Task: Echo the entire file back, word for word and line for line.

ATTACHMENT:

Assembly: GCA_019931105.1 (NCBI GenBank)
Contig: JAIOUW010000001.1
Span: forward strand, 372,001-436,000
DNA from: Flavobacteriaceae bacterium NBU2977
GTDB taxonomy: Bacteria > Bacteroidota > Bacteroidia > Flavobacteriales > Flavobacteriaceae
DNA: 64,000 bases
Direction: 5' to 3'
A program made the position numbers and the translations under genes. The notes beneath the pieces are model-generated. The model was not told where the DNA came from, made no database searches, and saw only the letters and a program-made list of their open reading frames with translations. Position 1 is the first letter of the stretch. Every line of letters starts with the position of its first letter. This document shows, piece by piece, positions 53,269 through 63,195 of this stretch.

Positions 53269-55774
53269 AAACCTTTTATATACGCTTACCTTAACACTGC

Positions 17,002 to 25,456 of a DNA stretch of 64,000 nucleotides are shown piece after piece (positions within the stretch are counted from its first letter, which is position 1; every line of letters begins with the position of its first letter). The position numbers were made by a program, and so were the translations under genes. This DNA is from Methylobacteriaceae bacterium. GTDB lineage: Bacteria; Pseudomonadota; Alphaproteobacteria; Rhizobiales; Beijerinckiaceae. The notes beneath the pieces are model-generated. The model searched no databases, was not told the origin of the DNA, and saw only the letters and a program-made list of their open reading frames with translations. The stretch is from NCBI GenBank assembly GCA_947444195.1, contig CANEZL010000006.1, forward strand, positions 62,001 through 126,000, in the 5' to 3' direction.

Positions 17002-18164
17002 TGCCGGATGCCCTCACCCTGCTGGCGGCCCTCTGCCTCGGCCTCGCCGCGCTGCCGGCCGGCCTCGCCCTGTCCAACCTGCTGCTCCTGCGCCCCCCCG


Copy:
Assembly: GCA_019931105.1 (NCBI GenBank)
Contig: JAIOUW010000001.1
Span: forward strand, 372,001-436,000
DNA from: Flavobacteriaceae bacterium NBU2977
GTDB taxonomy: Bacteria > Bacteroidota > Bacteroidia > Flavobacteriales > Flavobacteriaceae
DNA: 64,000 bases
Direction: 5' to 3'
A program made the position numbers and the translations under genes. The notes beneath the pieces are model-generated. The model was not told where the DNA came from, made no database searches, and saw only the letters and a program-made list of their open reading frames with translations. Position 1 is the first letter of the stretch. Every line of letters starts with the position of its first letter. This document shows, piece by piece, positions 53,269 through 63,195 of this stretch.

Positions 53269-55774
53269 AAACCTTTTATATACGCTTACCTTAACACTGC

Positions 17,002 to 25,456 of a DNA stretch of 64,000 nucleotides are shown piece after piece (positions within the stretch are counted from its first letter, which is position 1; every line of letters begins with the position of its first letter). The position numbers were made by a program, and so were the translations under genes. This DNA is from Methylobacteriaceae bacterium. GTDB lineage: Bacteria; Pseudomonadota; Alphaproteobacteria; Rhizobiales; Beijerinckiaceae. The notes beneath the pieces are model-generated. The model searched no databases, was not told the origin of the DNA, and saw only the letters and a program-made list of their open reading frames with translations. The stretch is from NCBI GenBank assembly GCA_947444195.1, contig CANEZL010000006.1, forward strand, positions 62,001 through 126,000, in the 5' to 3' direction.

Positions 17002-18164
17002 TGCCGGATGCCCTCACCCTGCTGGCGGCCCTCTGCCTCGGCCTCGCCGCGCTGCCGGCCGGCCTCGCCCTGTCCAACCTGCTGCTCCTGCGCCCCCCCG